When it comes to investing, the biggest mistake women make has nothing to do with where they're choosing to invest their money — in fact, women tend to earn higher returns than men.
Rather, the issue is they're not investing enough in the first place, says Sallie Krawcheck, co-founder and CEO of Ellevest, a digital investment platform for women.
"We certainly don't invest as much as men do," Krawcheck tells CNBC Make It. "We tend to leave more than 70% of our wealth in cash as opposed to investing it. For the typical professional woman, that can cost her hundreds of thousands — for some women, millions — of dollars over the course of their lives."
Not putting their money to work can be "a bigger drain on their net worth than the gender pay gap," Krawcheck adds.
That's why her No. 1 piece of financial advice for women is to simply start investing. Ellevest, the robo-advisor that Krawcheck founded in 2014 to help close the gender investing gap, makes it easy to do so — there's no minimum required to open an account. Here are some other low-stress ways to dip your toe in investing:
- Enroll in your company's 401(k) retirement plan and take full advantage of any company match, which is essentially free money.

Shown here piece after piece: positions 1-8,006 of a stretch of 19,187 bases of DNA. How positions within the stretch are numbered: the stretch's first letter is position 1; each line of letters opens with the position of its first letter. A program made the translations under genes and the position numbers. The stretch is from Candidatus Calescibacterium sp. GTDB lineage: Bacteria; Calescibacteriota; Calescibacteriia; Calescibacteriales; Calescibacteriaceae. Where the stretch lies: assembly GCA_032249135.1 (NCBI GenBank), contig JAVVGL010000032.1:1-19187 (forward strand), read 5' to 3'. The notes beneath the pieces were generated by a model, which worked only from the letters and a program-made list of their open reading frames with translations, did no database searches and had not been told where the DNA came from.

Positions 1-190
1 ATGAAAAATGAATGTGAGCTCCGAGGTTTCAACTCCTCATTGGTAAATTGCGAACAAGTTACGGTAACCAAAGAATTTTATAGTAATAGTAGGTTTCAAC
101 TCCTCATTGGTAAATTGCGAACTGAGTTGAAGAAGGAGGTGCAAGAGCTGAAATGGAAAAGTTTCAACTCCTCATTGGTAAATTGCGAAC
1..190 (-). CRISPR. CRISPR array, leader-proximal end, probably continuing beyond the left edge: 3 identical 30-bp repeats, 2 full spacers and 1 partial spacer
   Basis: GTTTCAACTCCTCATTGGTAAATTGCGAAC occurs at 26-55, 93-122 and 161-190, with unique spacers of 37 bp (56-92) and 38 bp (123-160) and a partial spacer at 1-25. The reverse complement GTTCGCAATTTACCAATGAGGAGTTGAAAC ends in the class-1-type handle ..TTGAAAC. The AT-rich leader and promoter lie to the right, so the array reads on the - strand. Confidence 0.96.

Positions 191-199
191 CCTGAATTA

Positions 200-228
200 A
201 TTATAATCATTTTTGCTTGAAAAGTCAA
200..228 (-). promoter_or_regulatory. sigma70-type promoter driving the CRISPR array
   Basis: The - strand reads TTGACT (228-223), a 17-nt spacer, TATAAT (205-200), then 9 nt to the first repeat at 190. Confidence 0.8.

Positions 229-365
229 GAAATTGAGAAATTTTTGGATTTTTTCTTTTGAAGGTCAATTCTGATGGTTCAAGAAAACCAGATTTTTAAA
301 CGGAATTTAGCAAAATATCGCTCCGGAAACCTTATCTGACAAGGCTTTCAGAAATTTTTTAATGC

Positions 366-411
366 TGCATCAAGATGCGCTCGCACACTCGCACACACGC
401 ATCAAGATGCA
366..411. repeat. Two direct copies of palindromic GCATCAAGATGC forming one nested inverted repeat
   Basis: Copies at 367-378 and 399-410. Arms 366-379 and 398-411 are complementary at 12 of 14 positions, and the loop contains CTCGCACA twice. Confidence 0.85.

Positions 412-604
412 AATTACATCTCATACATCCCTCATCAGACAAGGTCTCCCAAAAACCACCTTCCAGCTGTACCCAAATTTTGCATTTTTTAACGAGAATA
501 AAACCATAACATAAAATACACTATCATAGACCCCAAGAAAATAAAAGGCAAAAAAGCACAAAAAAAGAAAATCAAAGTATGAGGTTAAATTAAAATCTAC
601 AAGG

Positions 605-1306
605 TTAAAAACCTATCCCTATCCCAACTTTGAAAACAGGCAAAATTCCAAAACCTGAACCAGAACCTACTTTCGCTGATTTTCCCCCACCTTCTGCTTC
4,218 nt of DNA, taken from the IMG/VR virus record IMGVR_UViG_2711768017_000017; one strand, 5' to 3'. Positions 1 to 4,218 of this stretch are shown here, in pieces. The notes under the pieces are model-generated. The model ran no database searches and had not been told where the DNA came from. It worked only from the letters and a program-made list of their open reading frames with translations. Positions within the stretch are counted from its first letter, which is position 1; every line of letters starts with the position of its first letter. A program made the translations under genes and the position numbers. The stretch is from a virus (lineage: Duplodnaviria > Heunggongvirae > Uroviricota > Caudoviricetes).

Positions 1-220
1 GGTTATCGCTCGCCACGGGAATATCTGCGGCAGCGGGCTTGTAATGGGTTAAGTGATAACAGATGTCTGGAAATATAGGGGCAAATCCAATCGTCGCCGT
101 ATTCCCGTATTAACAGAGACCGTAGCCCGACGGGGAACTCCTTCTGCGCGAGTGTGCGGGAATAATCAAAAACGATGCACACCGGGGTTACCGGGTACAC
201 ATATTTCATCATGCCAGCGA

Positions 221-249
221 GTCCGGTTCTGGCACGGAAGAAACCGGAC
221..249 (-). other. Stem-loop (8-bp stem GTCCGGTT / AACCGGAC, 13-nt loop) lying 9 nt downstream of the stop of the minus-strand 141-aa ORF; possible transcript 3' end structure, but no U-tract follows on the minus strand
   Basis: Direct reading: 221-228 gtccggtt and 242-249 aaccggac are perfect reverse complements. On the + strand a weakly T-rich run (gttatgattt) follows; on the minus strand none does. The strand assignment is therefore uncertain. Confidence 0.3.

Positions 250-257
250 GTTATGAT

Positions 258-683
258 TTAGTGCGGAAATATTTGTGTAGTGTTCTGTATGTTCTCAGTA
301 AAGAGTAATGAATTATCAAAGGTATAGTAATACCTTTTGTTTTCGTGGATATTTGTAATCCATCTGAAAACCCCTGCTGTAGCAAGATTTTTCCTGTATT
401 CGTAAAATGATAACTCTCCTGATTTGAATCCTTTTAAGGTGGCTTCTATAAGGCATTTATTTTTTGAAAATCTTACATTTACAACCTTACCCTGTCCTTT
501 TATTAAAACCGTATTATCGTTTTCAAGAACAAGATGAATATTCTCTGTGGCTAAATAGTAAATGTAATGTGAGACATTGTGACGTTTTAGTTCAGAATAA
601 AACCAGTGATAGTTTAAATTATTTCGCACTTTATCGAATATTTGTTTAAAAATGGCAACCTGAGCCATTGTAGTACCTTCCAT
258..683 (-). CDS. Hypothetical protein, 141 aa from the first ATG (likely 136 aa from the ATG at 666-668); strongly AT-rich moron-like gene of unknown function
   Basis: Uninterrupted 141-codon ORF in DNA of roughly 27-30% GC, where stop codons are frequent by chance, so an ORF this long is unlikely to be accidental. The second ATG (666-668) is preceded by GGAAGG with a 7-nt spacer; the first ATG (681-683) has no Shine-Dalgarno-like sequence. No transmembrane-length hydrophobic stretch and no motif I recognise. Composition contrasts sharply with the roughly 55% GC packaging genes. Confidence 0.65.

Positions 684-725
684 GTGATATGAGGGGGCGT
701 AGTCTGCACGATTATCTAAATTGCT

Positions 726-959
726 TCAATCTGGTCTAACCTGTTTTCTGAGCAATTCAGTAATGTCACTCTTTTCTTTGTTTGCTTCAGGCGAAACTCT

- Contribute to an individual retirement account that offers tax breaks, like a Roth IRA or a traditional IRA.
- Use a micro-investing app like Acorns or Stash, which make investing simple and accessible. Acorns even lets you invest your "spare change" by rounding up your purchases to the nearest dollar and automatically putting your coins to work.
- Look into low-cost index funds, which Warren Buffett recommends. Index funds hold every stock in an index such as the S&P 500, including big-name companies such as Apple, Microsoft and Google. Because this type of fund is highly diversified, it stays relatively constant and avoids some of the risk that comes with picking individual stocks.
Regardless of where you decide to invest your money, start today. The longer you wait, the more you'll miss out on compound interest, which will help your wealth grow so you can save hundreds of thousands or even millions of dollars.
More from Invest in You:
Women must keep finding ways to avoid the 'money FOG'
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Jean Chatzky: Here's how women can take control of their finances
As Krawcheck puts it: "A dollar invested in your 20s is worth more than a dollar invested in your 30s is worth more than a dollar invested in your 40s is worth much more than in your 50s, 60s or 70s."
Disclosure: NBCUniversal and Comcast Ventures are investors in Acorns.